Good morning. I will be following Henry Sturm Creek and its tributaries today. Henry Strum itself is a tributary of Schneider Creek. I will be starting at Victoria Park where the confluence / name change occurs. Let’s go.
Victoria Park Lake. It’s a little stagnant as of late due to the lack of rain, but last night’s showers have helped. Schneider Creek is downstream, upstream is Henry Sturm, as well as Westmount Creek which drains lands to the north.
Confluence; Westmount Creek to the north, Henry Sturm to the west. The latter seems to be the higher order stream, which again is making me think the creek is changing names rather than being a true tributary. Anyway, it goes into a concrete channel much like its parent stream.
The creek parallels a hydro corridor for a bit, before it splits north. Concrete banks start disappearing, but there are brick beds still.
…I doubted this culvert was part of the trail. Past Westmount Road, the channel used to be concrete, but was naturalized by the city. This is also the confluence between Henry Sturm and Sandrock Creeks; I’ll follow the latter, and loop back here later.
Off to a good start here. Very well vegetated riparian zone, and solid stonedust trails. West of the Fischer-Hallman / Highland intersection is another confluence, this time between Sandrock and Detweiler Creeks. I’ll continue with the former and also loop back here.
Stonedust turns to asphalt. Creek gets smaller, banks get steeper.
Sandrock Creek ends at the Heighthill Hydro Corridor. Subdivision grading makes it impossible to determine its former path past here. I’m now heading north to follow Detweiler Creek from its headwaters.
This woodlot was the highlight of the trek between Sandrock and Detweiler. The rest was quite boring, and many single-family residential subdivisions are.
Made it. This stormwater pond is the current day headwater for Detweiler Creek. There is a bit of a trail on the one side, but it’s not continuous, even though there are maintenance accesses. Really?!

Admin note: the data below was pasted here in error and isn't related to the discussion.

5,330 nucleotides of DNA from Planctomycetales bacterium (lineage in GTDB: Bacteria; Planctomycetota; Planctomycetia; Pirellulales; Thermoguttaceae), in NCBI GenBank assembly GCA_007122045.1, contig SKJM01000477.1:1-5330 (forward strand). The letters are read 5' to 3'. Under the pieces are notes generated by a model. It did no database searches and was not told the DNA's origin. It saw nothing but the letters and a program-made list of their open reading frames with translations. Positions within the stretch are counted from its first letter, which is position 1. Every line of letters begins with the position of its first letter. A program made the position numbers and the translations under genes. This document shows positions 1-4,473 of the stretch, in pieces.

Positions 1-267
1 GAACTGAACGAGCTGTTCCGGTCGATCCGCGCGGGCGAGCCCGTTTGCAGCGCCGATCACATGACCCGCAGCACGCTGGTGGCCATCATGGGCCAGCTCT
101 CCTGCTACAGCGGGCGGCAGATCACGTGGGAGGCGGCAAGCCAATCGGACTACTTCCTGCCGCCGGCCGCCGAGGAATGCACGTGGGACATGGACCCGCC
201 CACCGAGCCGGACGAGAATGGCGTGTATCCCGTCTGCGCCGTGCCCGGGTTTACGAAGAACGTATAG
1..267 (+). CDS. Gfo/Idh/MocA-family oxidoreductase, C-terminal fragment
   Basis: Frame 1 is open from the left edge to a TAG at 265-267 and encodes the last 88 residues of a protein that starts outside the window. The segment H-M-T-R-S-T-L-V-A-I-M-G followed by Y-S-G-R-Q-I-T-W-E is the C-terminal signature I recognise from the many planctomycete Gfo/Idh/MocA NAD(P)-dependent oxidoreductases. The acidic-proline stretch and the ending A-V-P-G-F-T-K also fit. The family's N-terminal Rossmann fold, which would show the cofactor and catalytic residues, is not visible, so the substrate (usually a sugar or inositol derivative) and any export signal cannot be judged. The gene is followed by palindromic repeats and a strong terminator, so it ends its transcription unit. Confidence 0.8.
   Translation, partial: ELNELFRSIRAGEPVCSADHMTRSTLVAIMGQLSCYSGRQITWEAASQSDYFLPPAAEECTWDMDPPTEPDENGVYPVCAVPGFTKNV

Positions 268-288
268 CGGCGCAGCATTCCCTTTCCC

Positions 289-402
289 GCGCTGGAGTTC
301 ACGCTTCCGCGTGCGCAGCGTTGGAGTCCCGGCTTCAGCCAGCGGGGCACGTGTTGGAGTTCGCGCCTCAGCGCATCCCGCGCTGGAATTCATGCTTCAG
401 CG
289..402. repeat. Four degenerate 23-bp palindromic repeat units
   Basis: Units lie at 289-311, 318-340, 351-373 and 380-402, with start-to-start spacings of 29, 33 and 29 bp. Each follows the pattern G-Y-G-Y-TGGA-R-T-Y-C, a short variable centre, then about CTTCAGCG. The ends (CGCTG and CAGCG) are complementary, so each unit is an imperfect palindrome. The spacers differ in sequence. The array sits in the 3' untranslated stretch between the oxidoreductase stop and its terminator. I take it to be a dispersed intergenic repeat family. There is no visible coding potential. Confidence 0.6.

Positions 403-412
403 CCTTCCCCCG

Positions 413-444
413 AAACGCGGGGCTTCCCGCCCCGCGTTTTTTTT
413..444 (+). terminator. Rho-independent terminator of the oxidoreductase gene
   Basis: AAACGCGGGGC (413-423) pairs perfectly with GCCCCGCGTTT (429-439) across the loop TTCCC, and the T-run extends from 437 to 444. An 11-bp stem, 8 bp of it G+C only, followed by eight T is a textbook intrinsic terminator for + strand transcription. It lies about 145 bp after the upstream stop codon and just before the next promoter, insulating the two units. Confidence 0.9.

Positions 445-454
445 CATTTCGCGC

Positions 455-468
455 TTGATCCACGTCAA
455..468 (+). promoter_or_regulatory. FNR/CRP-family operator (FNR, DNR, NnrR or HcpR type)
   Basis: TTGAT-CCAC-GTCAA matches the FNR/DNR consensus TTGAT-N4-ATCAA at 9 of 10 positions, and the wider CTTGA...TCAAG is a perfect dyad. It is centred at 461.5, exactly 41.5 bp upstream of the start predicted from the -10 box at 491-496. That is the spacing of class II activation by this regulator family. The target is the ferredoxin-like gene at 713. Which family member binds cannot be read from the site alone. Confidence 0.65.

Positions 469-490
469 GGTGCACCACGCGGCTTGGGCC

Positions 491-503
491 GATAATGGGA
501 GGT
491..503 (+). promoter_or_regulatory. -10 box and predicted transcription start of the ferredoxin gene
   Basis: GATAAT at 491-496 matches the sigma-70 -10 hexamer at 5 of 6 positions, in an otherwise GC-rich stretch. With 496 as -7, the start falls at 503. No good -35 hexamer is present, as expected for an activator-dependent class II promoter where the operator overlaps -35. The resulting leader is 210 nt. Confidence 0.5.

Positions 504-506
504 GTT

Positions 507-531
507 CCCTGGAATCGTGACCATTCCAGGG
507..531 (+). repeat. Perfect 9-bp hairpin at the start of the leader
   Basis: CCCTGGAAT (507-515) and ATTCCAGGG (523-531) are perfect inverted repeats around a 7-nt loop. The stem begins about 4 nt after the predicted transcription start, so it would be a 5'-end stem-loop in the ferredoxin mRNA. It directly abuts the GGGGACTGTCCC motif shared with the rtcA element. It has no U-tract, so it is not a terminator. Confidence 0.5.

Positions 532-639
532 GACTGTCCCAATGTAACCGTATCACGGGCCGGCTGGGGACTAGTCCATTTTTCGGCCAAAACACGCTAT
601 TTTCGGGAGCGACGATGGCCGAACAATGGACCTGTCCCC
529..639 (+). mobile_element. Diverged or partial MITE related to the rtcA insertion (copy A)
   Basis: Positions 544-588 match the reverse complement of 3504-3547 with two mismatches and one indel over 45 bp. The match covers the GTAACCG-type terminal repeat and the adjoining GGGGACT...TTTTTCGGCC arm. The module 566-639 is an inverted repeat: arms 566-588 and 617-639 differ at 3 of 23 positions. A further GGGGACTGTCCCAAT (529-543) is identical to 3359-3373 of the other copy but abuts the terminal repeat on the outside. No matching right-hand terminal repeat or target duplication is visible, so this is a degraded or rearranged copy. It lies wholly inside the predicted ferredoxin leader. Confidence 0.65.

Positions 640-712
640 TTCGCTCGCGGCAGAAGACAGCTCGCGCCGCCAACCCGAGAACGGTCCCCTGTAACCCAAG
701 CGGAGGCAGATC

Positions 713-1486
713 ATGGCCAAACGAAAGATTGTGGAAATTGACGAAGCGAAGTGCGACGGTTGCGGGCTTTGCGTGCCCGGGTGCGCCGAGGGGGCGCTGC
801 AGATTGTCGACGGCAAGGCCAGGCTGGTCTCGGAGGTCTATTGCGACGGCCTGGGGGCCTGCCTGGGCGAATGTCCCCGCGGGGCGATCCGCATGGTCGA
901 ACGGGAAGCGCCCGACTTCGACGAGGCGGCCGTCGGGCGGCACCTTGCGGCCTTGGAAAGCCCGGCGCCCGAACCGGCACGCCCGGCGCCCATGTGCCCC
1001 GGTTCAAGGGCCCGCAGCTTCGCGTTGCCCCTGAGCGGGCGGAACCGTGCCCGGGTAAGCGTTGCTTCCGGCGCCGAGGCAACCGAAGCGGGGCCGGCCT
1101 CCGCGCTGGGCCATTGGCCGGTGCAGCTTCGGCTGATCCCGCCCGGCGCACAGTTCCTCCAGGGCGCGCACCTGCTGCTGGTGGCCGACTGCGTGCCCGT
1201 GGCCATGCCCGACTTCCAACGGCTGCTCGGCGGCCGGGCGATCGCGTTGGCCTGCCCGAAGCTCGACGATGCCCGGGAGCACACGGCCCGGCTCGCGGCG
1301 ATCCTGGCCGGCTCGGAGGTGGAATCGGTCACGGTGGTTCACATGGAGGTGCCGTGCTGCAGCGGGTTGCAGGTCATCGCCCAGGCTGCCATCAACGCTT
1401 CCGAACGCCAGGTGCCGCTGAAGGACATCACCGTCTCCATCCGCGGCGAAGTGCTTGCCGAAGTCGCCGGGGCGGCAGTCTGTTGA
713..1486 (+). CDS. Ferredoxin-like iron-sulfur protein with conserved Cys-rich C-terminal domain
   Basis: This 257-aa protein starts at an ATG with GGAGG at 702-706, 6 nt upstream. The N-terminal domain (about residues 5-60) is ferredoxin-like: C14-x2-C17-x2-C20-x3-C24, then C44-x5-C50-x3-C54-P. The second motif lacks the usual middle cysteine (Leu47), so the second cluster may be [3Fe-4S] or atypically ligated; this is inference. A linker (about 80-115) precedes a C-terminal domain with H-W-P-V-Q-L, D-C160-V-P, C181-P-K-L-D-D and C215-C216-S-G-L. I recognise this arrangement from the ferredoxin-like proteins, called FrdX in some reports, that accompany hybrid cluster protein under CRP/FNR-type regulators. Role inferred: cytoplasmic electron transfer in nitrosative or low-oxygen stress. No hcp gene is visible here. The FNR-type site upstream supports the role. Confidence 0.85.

The creek flows into Summerside Woods Park, but it’s all fenced off. Finally a creekside trail appears, but it’s short-lived as you get pushed to the street again.
A playground backs onto Detweiler, and there are other glimpses from the street.
More glimpses of the kinda trashy creek. Then past the Sandrock / Detweiler and Henry Sturm / Sandrock confluences to complete the loop. Now back to the original watercourse in a northwest direction.
Back to a nice wide open greenway. Stonedust trail with many neighbourhood connections leads under Fischer-Hallman into the woods.
Nice hardwood forest with plenty of footpaths. Good for “forest bathing” as some would call it. There are some signs or erosion though, and footpaths on the bank don’t help.
Well this was a bit of a surprise. Henry Sturm is in a concrete channel again. Explains why there’s erosion downstream, with increased volume and velocity sent into the woodlot. Waterfalls are cool, but urban channels are bad.
Back to a familiar spot, where Henry Sturm goes under the Canadian National Guelph Subdivision. It then parallels the tracks towards Kitchener’s western border.
Looking over the Guelph Subdivision, it’s clear where the rush of water is coming from. The stormwater management pond beside it is quite nice. Any other water going into Henry Sturm is probably coming from the landfill, so that’s a wrap for today.
Date: September 29, 2020
Length: 17.3 km